What Debord does in The Society of the Spectacle is to expand this critique further: alienation has spread so that the worker is no longer just ‘not at home’ at work, but no longer even at home in his own home. The commodity, as Marx states in the first sentence of Capital, embodies all of ‘the wealth of those societies in which the capitalist mode of production prevails’. When one reads Debord’s repurposing of Marx’s opening gambit, one can see that at the time he was writing, it is not just the wealth of those societies that is affected by capitalism, but the whole of life.
What has occurred, in Debord’s analysis, is that the scope of capitalism has spread: the tendency that capitalism has to treat people like objects in the workplace has extended to treat them like objects in the home. All of the analyses that Marx brings to bear on the worker in the factory still hold true for Debord: the worker is still alienated from his or her labour and the products of that labour. What differs is that the worker, in order to keep the flow of capital moving, has been alienated from his or her own desires. This is a direct result as the increasing and unceasing development of the capitalist system, as Debord states:
The unceasing deployment of economic power in the shape of commodities has transfigured labor into labor-as-commodity, into wage-labor, and eventually given rise to abundance thanks to which the basic problem of survival, though solved, is solved in such a way that it is not disposed of, but is rather forever cropping up again and again at a higher level.
For Debord, capitalism has by far and away excelled itself: the immense industrial capabilities that it can rally to its cause have transformed the world, and for those in the economically more developed west, the question of day-to-day survival have been solved. Very few people died of starvation in 1960s France. Debord’s analysis of the world that he was writing in is such that he can’t see why anyone need undergo the privations of alienated labour: science and technology have already shown us that humanity can be liberated from the battle for survival. He puts great faith in technical advances, stating that ‘automation’ provides the ‘technical infrastructure that is capable of abolishing labor’, and it is crucial here to note that where much contemporary anti-capitalist thought is animated by ecological concerns, these are entirely absent from Debord’s. As a result of these advances, capitalism is therefore faced with a conundrum: if it has solved the problems of human survival, what is it for, and how can it continue its domination of society? Its answer is the creation of ‘pseudo’ needs and desires where before there were none. The worker, in previous incarnations of capitalism was valued by the capitalist only for his labour power. The latest incarnation of capitalism has recognised his value as a consumer. Again, to quote from Debord:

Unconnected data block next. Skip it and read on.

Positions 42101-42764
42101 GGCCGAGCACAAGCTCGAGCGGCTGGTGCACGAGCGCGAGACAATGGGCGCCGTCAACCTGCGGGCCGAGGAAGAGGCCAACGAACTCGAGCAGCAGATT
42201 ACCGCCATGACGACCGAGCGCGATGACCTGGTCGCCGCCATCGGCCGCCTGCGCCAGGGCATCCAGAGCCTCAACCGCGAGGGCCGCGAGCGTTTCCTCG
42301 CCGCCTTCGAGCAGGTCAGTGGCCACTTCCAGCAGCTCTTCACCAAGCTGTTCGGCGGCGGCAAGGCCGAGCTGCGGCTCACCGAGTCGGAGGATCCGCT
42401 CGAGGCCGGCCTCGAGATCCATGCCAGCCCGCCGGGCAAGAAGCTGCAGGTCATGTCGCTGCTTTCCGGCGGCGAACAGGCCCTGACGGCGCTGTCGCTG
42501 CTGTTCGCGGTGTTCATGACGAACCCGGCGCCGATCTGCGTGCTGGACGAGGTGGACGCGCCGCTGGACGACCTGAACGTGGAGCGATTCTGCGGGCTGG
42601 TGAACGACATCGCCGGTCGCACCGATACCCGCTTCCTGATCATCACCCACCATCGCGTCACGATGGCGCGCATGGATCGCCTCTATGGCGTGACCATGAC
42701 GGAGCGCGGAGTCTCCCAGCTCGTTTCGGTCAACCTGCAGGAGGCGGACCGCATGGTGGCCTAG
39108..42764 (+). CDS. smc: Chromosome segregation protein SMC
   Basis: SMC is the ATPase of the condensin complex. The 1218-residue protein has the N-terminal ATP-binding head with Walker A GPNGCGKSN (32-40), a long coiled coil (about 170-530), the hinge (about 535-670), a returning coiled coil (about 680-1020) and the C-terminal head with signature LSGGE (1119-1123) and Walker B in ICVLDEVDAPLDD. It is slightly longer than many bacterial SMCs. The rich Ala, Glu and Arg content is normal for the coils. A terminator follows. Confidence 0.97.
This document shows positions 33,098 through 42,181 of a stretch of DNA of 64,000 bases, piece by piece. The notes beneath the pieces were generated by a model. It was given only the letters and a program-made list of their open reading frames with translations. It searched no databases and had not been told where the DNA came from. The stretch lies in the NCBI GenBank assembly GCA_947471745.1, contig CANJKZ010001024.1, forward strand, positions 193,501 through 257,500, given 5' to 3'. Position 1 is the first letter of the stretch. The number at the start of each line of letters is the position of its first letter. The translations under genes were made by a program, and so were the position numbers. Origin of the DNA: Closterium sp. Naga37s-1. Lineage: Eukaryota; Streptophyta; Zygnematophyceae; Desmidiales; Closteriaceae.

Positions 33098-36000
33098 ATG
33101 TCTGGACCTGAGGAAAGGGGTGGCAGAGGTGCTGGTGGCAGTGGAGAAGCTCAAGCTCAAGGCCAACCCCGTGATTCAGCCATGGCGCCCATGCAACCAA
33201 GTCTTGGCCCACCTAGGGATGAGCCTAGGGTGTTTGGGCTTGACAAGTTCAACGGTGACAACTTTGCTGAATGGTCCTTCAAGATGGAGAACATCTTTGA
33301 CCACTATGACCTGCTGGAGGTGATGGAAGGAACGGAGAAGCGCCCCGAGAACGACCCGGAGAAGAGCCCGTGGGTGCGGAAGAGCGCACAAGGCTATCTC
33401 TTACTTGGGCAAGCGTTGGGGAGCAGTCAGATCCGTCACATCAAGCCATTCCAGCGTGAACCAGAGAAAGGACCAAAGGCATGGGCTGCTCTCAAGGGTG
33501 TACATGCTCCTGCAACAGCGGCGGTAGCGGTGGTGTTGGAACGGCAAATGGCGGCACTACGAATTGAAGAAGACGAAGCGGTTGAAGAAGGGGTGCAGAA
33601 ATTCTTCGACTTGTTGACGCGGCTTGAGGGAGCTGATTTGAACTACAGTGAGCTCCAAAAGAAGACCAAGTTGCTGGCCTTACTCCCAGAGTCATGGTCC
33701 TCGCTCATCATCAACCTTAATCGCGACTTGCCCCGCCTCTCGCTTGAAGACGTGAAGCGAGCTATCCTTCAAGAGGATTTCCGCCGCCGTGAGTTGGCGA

Whereas at the primitive stage of capitalist accumulation ‘political economy treats the proletarian as a mere worker’ who must receive only the minimum necessary to guarantee his labor-power, and never considers him ‘in his leisure, in his humanity,’ these ideas of the ruling class are revised as soon as so great an abundance of commodities begins to be produced that a surplus ‘collaboration’ is required of the workers. All of a sudden the workers in question suddenly discover that they are no longer invariably subject to the total contempt so clearly built into every aspect of the organization and management of production; instead they find that every day, once work is over, they are treated like grown-ups, with a great show of solicitude and politeness in their new role as consumers. The humanity of the commodity finally attends to the workers’ ‘leisure and humanity’ for the simple reason that political economy as such now can – and must – bring these spheres under its sway.
As Sadie Plant puts it, ‘Leisure, culture, art, information, entertainment, knowledge, the most personal and radical of gestures, and every conceivable aspect of life is reproduced as a commodity: packaged, and sold back to the consumer.’ Debord expresses this as follows:
The spectacle corresponds to the historical moment at which the commodity completes its colonization of social life. It is not just that the relationship to commodities is now plain to see – commodities are now all there is to see; the world we see is the world of the commodity. The growth of the dictatorship of modern economic production is both extensive and intensive in character. In the least industrialized regions its presence is already felt in the form of imperialist domination by those areas that lead the world in productivity. In these advanced sectors themselves, social space is continually being blanketed by stratum after stratum of commodities. With the advent of the so-called second industrial revolution, alienated consumption is added to alienated production as an inescapable duty of the masses.